The common evolutionary belief is that life originated in water, and that it developed to survive on land later on. Eventually, mammals evolved on land.
Cetaceans, which include dolphins, whales, and other marine mammals, then evolved from land-dwelling creatures, going back into the water.
Some believe this change has made it unlikely for cetaceans to revert back to life on land again. Notably:
- Their legs atrophied over time and now they rely on one pair of fins and a tail. These are not as suited as the two pairs of fins and relatively smaller, lighter tails that the first amphibious animals had.
- Some have twice as much hemoglobin as most mammals, so they don't have to come up for air as much. If they breathed air constantly, they would receive twice as much oxygen - which may cause fluid buildup in their lungs, pain, and eventual suffocation.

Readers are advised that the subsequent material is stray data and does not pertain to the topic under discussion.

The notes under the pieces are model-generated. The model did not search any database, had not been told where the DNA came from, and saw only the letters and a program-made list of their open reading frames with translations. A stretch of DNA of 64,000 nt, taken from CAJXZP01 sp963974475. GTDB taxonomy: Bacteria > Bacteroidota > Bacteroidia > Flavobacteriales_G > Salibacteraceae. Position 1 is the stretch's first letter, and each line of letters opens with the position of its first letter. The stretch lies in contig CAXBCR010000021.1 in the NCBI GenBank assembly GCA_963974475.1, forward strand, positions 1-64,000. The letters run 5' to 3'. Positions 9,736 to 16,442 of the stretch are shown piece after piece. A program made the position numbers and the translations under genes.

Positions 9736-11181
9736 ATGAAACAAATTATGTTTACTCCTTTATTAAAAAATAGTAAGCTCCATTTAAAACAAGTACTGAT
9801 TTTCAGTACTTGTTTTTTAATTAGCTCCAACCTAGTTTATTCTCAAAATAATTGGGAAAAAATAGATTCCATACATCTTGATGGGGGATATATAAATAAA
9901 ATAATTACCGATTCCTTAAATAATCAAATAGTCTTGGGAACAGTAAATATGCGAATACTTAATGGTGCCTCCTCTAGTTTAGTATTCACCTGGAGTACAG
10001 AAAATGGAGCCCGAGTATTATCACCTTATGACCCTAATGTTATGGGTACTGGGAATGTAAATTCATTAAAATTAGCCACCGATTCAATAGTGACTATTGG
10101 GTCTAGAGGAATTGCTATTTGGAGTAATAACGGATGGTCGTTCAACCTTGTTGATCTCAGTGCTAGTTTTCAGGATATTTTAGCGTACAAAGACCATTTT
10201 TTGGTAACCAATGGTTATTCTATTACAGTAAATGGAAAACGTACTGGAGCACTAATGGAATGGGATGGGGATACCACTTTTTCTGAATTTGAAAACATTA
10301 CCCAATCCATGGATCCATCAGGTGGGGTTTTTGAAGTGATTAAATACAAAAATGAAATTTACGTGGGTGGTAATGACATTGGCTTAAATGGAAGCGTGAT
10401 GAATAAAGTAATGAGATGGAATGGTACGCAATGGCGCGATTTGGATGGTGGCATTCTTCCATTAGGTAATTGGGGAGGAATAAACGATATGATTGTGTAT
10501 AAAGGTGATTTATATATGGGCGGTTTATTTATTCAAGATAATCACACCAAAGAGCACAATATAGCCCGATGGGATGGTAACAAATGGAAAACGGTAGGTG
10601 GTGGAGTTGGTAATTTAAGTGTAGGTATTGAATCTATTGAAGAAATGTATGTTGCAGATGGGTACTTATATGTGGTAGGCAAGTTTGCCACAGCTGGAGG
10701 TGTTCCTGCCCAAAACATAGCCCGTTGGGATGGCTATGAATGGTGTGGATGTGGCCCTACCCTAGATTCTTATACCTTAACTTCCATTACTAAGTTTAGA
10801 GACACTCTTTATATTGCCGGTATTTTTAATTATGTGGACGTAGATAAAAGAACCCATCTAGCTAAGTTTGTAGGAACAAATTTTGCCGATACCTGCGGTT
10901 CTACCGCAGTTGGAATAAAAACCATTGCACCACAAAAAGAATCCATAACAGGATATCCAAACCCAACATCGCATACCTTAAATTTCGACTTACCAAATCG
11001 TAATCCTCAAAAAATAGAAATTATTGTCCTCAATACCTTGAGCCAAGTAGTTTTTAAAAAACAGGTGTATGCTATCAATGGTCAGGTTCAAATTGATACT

- Many of them are enormous. The square cube law means that they would have to evolve to support their own weight out of water, which is simply not feasible for larger species.
- Echolocation is suited for use underwater - some cetaceans cannot communicate on land.
- Baleen designed to filter small food is useless out of the water, so there is no feasible way for some species to eat out of the water.
Of course, if mammals completely unsuited to life underwater can evolve into whales and dolphins, it must be feasible that cetaceans can eventually evolve to walk on land once again. Just as these changes can be done, they can be undone.
What natural evolutionary pressures would cause these problems (and others) to vanish, allowing both whales and dolphins to become land mammals?
Assume there is no human intervention, and the world is normal. General-purpose answers work - you do not need to address specific concerns for every subspecies, just "whales" and "dolphins" in general. Assume the whales in question are species with baleen.